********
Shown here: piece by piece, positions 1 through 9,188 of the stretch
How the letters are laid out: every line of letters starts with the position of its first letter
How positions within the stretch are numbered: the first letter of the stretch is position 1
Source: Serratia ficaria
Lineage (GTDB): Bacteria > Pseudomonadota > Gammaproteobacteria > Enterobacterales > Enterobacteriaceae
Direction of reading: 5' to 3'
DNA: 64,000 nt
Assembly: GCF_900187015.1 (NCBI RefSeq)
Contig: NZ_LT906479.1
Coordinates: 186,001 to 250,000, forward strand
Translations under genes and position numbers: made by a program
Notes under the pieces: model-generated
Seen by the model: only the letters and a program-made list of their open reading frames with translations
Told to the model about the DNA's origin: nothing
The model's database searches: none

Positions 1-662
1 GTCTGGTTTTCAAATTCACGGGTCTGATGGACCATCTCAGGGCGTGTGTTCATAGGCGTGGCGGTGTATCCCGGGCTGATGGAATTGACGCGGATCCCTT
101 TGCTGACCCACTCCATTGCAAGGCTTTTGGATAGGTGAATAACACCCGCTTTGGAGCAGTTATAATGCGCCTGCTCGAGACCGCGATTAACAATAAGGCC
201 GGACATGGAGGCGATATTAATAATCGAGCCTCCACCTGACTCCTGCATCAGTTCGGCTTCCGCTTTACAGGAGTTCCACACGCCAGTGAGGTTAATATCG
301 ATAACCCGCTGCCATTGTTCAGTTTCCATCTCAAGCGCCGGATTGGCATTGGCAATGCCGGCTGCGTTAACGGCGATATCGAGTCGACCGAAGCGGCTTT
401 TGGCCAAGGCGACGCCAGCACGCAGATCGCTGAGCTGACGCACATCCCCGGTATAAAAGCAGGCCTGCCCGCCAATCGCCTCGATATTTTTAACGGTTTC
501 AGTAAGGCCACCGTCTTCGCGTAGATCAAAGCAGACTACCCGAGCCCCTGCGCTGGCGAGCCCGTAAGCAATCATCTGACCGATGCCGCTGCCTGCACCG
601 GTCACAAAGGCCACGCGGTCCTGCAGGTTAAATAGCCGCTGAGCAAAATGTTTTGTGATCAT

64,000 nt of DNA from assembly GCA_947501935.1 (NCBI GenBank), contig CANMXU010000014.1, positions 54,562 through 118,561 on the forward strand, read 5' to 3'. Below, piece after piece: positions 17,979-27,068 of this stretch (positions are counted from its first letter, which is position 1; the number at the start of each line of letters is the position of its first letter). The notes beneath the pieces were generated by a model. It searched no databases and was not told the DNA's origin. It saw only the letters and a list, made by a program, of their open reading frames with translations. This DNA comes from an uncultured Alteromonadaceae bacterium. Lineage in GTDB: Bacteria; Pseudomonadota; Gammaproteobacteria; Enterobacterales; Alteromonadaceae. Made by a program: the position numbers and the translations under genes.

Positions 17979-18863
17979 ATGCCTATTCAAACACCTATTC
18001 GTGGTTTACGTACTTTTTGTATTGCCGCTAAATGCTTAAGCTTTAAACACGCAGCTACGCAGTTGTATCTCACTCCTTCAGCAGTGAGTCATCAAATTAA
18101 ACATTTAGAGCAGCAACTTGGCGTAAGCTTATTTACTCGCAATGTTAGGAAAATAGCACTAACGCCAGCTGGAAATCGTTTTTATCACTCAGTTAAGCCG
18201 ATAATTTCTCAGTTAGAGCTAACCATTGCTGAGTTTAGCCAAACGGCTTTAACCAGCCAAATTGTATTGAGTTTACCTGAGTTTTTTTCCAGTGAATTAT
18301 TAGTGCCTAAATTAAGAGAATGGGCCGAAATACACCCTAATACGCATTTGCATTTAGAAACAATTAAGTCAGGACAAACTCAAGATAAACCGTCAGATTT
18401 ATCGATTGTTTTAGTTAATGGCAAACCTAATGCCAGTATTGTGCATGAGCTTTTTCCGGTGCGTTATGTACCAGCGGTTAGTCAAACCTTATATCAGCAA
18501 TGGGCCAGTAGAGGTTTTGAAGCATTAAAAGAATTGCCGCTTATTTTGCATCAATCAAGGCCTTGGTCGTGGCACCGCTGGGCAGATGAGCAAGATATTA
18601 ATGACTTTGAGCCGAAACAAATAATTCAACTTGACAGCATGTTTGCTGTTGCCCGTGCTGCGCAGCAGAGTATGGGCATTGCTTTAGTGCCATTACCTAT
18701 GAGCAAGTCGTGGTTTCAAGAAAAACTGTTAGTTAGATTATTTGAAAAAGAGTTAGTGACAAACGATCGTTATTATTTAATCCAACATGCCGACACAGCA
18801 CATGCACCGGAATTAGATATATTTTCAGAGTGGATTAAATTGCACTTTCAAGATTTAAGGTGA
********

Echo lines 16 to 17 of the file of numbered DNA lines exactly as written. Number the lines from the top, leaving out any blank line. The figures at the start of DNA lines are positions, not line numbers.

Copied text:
Positions 1-662
1 GTCTGGTTTTCAAATTCACGGGTCTGATGGACCATCTCAGGGCGTGTGTTCATAGGCGTGGCGGTGTATCCCGGGCTGATGGAATTGACGCGGATCCCTT